There seems to be another backlog of review copies on my desk - not complaining, just need to sit down and tell you about them. I'm trying something different this time in that I'm using a rating system. In honor of Spring Training and the upcoming baseball season, underneath the review, you'll see single, double, triple or home run - I'm too nice a reviewer to accuse someone of striking out (though people tell me I can be "too kind.")
Solo - Johnny Butler (Johnny Butler Jazz) - Don't much about Mr. Butler or his music (he plays with an electric 5-some known as Scurvy) is a fascinating experience. One saxophone and a looping system, this EP (just over 24 minutes) was recorded live without overdubs in various studios and 1 track from NYC's Otto's Shrunked Head Tiki Bar & Lounge.
The 4 tracks range from an elegiac work (the long soft tones of "Cathedral") to gospel-tinged ("Katrina", which features a melodic fragment that sounds like "Cool, Cool Water") to the rhythmical and sonic experiment that is "Glitch" to the mournful "Eulogy" (composed after George W. Bush's re-election, written for a fallen soldier that the composer did not know but had read about in the paper.) The last piece is reminiscent of Joe Zawinul's "In A Silent Way" in its long, contemplative, phrases. This music works because Butler doesn't try to overwhelm the listener with too much sound. The melodies are well-drawn - even the funky "Glitch", with its riff-driven structure, has a satisfying circular melody line. Rating: triple (points for audacity and invention.)
To find out more about this man and his music, go to www.johnnybutler.com.
Curiosity - John Vanore & Abstract Truth (Acoustical Concepts) - Here's an interesting that's been sitting unreleased for 19 years. Trumpeter/composer/arranger Vanore, based in Philadelphia and an alumnus of the Woody Herman Band, created a book for a 13-piece band including 5 trumpets, 2 trombones, a french horn, 2 saxophones, piano, bass and drums. The title track literally burst out of the speakers, flying atop Joe Nero's flashy, splashy, drum work. The ensemble takes its name from Oliver Nelson's most famous Impulse recording, not so bluesy as mainstream. He composes strong melodies, the boppish "Misdemeanor" with its Latin influences as well as the lovely ballad, "Return", arranged for a quartet of muted trumpet (Vanore), piano, bass and drums. Frank Foster's pretty "Simone" shows off the intelligent brass arrangement and features a hearty tenor sax solo from Mike Falcone, who also contributed the McCoy Tyner-like "Dream Dancing", its fine melody rising out of the saxophones. Can't forget the contributions of pianist Ron Thomas, whose solo and ensemble work is impressive.
One must assume the vagaries of the record business kept this lively session under wraps since 1991. It will finally be released in April of this year and, if you like high-flying brass and strong arrangements, this disk will satisfy your curiosity. Rating: triple!
Groder & Greene - Brian Groder, Burton Greene, Rob Brown, Adam Lane, and Ray Sage (Latham Records) - Trumpeter/composer Brian Groder has played with artists such as saxophonist Billy Harper, guitarist Rez Abbasi, Joe Cocker, in house bands at clubs in Atlantic City, is in the trumpet section of the John Vanore CD reviewed above and recorded his last CD with Sam Rivers. That 2006 release, "Torque", received great critical acclaim and deservedly so, for its rich textures, smart soloing and strong compositions. This CD is mostly "collective works", with only one composition and, due to the fine musicianship the quintet makes it work. The pieces are fairly long (all but one over 7 minutes) yet there are relatively few moments when the energy flags. Alto saxophonist Brown is a fine creative player, with an innate ability to blend funk and fire, melody and sound. Bassist Lane, like the rest a strong composer, is solid here with thick tones mingling with rapid-fire riffs. I've not heard drummer Ray Sage before but his playing is, at turns, sympathetic propulsive and fiery. Pianist Burton Greene has been involved with "avant-garde" music since the 1960s but also plays classical, klezmer and more. His style is definitely his own, quite rhythmical, not so much harmonic as melodically fragmented. Upon initial listen, one might feel his solos meander a bit but, when you listen closer, you can tell Greene is reacting to and interacting with the other musicians. Groder has a clear tone, great attack, and solos with authority. My issue with the program is that it's too long (75 minutes) and, while each track has something to commend it, there is too much music for one sitting (watching and hearing "instant compositions" can be different.) To that end, this is a solid double. For more information, go to www.briangroder.com.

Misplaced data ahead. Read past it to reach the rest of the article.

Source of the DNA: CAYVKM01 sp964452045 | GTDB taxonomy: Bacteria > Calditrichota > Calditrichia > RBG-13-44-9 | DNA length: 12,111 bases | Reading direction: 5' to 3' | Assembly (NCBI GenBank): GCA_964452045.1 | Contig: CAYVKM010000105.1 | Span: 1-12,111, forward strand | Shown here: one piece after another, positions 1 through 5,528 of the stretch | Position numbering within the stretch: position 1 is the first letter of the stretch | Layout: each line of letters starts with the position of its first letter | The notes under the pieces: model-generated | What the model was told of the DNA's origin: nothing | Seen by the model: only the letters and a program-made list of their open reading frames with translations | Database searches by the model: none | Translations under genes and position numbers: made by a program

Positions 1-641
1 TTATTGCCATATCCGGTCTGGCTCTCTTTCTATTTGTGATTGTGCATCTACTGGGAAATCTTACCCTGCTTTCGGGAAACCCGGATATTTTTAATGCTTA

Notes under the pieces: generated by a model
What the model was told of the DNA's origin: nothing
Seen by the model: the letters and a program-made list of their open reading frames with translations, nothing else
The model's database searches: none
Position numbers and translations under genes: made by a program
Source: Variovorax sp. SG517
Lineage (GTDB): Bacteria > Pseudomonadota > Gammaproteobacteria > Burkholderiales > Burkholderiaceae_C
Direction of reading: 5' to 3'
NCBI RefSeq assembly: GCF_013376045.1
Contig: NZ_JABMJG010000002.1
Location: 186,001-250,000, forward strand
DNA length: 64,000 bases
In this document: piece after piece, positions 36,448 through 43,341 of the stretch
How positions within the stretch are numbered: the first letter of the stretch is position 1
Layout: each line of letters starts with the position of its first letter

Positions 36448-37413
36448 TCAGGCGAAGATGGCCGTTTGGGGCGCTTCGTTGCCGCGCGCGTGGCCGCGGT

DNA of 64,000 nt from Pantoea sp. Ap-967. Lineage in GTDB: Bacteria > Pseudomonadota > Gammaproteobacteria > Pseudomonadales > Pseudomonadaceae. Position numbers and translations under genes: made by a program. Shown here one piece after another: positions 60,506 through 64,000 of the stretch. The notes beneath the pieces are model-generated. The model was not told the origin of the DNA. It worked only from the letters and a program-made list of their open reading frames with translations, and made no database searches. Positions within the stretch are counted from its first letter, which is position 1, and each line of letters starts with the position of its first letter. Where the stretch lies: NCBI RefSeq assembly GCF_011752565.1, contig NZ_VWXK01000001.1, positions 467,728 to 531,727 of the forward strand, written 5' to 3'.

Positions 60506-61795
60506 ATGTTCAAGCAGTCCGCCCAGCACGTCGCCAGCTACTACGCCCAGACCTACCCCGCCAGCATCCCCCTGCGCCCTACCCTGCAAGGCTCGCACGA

Sparks - Charlie Apicella & Iron City (CArlo Music Records) - Iron City is what one might fondly called a "bar band." With a burbling organ, crisp guitar, funky drums, and a repertoire that mines soulful pop and jazz music, there are plenty of sparks. Apicella's guitar work hearkens back to Grant Green, Wes Montgomery, early George Benson and he's a thoughtful, economical, soloist. Tenor saxophonist Stephen Riley adds his smoky tenor on 5 of the 8 tracks while John Blake adds a killer violin solo to Don Covay's "Sookie, Sookie." Amy Bateman's violin work on the original "Sweet and Sounded" is lively. There's even a sensuous romp through Michael Jackson's "Billie Jean." Yet, it's the intuitive interplay of the guitarist and Dave Mattock's B-3 organ (great foot work throughout) that gives the music its energy. Drummer Alan Korzin rounds out the group, a solid percussionist who holds down the rhythm section and doesn't push too hard.
"Sparks" is pleasing but not essential music, the sort of program that works well in a live setting but loses a bit when put on disk. To get a taste, go to www.ironcityjazz.com. Rating: double.